For the Love of Film (Noir) Blog-A-Thon: The Sound of Fury (1950)

The For the Love of Film (Noir) Blog-A-Thon began yesterday, and it’s my turn to jump in. The monster-sized Lloyd Bridges stomping on a panicked populace gives my subject away: The Sound of Fury (aka Try and Get Me!, 1950).  This whole event is raising money for the Film Noir Foundation’s efforts to restore it (Donate here!). Cy Endfield’s 1950 scorcher about a botched kidnapping job and the mob frenzy that follows is available to watch now on Netflix Instant, so everyone can see how important it is to get pristine 35mm prints of this back into circulation.

BROOKE HART

Jo Pagano adapted his own 1947 novel, The Condemned, into the screenplay, which is a fictionalized version of the  murder of Brooke Hart in 1933. The same incident was also the basis for Fritz Lang’s Fury (1936). Hart was the son of a successful department store owner in San Jose, California.  Thomas Harold

Thurmond and John M. Holmes drove Hart to the San Mateo-Hayward Bridge, hit him over the head with a concrete block, and tossed him into the San Francisco Bay. They then called Hart’s parents, demanding $40,000 for his release. After they were caught, the local papers spread the news that Thurmond and Holmes would plead insanity, enraging the populace. The Lindbergh Baby fiasco occurred the previous year, part of a wave of ransom kidnappings that hit Depression-scarred America, and people were in a vengeful mood. On November 27th, an angry mob stormed the jail, pulled out Thurmond and Holmes, and hung them until they were dead.

The Sound of Fury centers the story on one of the kidnappers, here named Howard Tyler (Frank Lovejoy). In Cy Endfield’s hard-bitten world, everyone is in it for the money. Howard is an out-of-work father, who moved his family to California with the hopes of hitting it big. Instead he drinks by himself at a bowling alley bar in the afternoon, where he spies Jerry Slocum (a styling Lloyd Bridges) knocking down pins. Jerry, smelling desperation, hooks Howard with the promise of a job offer. In a scene of startling homoeroticism, Jerry brings Howard to his apartment and shows off his rippling pectorals, urges him to feel his silken shirts, and then drops the offer to be his wheelman on some gas station robberies.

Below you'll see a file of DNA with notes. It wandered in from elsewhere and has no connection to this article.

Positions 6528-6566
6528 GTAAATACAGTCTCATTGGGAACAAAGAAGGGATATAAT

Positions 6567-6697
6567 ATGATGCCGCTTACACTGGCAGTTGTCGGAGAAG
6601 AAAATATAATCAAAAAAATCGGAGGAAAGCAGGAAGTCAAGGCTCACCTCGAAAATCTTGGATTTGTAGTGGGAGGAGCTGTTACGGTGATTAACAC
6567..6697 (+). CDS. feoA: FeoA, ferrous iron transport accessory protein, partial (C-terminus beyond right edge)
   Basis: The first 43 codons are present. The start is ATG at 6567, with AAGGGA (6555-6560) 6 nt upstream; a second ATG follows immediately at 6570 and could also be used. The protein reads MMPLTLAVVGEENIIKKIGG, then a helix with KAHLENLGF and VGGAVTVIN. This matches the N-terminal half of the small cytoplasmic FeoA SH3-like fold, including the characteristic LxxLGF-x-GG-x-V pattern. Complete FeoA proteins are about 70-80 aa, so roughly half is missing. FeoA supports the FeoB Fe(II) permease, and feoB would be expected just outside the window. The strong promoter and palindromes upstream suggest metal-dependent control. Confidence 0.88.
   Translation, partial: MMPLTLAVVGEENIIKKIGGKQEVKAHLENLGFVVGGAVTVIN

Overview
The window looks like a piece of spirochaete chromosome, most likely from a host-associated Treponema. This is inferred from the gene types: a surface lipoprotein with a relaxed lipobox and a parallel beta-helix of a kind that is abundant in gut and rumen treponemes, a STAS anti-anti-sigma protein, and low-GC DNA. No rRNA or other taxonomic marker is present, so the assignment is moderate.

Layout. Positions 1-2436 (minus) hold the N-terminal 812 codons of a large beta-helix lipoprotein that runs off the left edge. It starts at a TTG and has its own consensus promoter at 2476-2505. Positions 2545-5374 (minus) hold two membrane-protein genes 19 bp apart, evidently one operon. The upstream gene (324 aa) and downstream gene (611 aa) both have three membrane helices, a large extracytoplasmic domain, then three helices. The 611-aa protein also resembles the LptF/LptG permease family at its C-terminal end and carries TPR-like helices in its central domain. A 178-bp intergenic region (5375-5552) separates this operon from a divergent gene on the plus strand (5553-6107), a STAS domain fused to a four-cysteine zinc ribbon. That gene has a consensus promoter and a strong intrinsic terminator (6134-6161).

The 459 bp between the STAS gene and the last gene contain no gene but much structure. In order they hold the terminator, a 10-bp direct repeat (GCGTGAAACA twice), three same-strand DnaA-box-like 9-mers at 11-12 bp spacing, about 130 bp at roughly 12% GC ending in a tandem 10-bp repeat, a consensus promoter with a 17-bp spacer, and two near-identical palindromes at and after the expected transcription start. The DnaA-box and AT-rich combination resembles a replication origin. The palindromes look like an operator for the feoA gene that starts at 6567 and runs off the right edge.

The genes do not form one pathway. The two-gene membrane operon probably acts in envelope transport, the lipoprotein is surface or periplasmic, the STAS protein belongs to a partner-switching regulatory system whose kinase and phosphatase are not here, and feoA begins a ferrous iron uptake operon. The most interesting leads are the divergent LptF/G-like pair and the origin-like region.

Howard reluctantly agrees, with the shadow of poverty inching over his unshaven visage. He starts coming home flush with cash, promising his wife a TV of their own and a full bag of potato chips for his son, who is startled at such abundance. It soon becomes clear that Jerry is equally desperate, running on cologne fumes and his own braggadocio. He’s filled with class resentment, a clotheshorse who can’t afford the best.   He comes up with the kidnapping scheme, partly out of greed, but also malice. When their victim says he gets his suits tailored in NYC, the look of apoplectic rage on Bridges’ face is overwhelming. Later, when he snaps and smashes a guy’s face in with a cinder block, it’s no surprise.

These two petty thieves are contrasted with Gil Stanton (Richard Carlson), an upwardly mobile newspaper columnist whose outdoor BBQ would feed Howard’s family for weeks. It’s his columns that stoke the city’s rage regarding Jerry’s crime, including their possible insanity defense. Endfield’s repeated emphasis on economic issues makes Gil’s world almost grotesque. He only agrees to cover the case because his editor promises him a bonus, and the editor is chasing the story because blood moves papers. Everyone is corrupted, but because of his upbringing Gil doesn’t have to choose between crime and starvation.

Once Howard and Jerry are imprisoned, the film’s POV shifts to Gil, who undergoes a moral conversion upon seeing the violent rage his columns have provoked in the public. This section is problematic, simply a series of moralizing speeches about the humanity of everyone, even killers. The rich atmospheres of the first two-thirds give way to Gil’s tasteful living room. Endfiled was clearly not as invested in Gil’s milquetoast character, or the middle-class milieu he inhabits. The richly drawn, neurotic characters of Jerry and Howard are let go for cardboard cut-outs of moral propriety.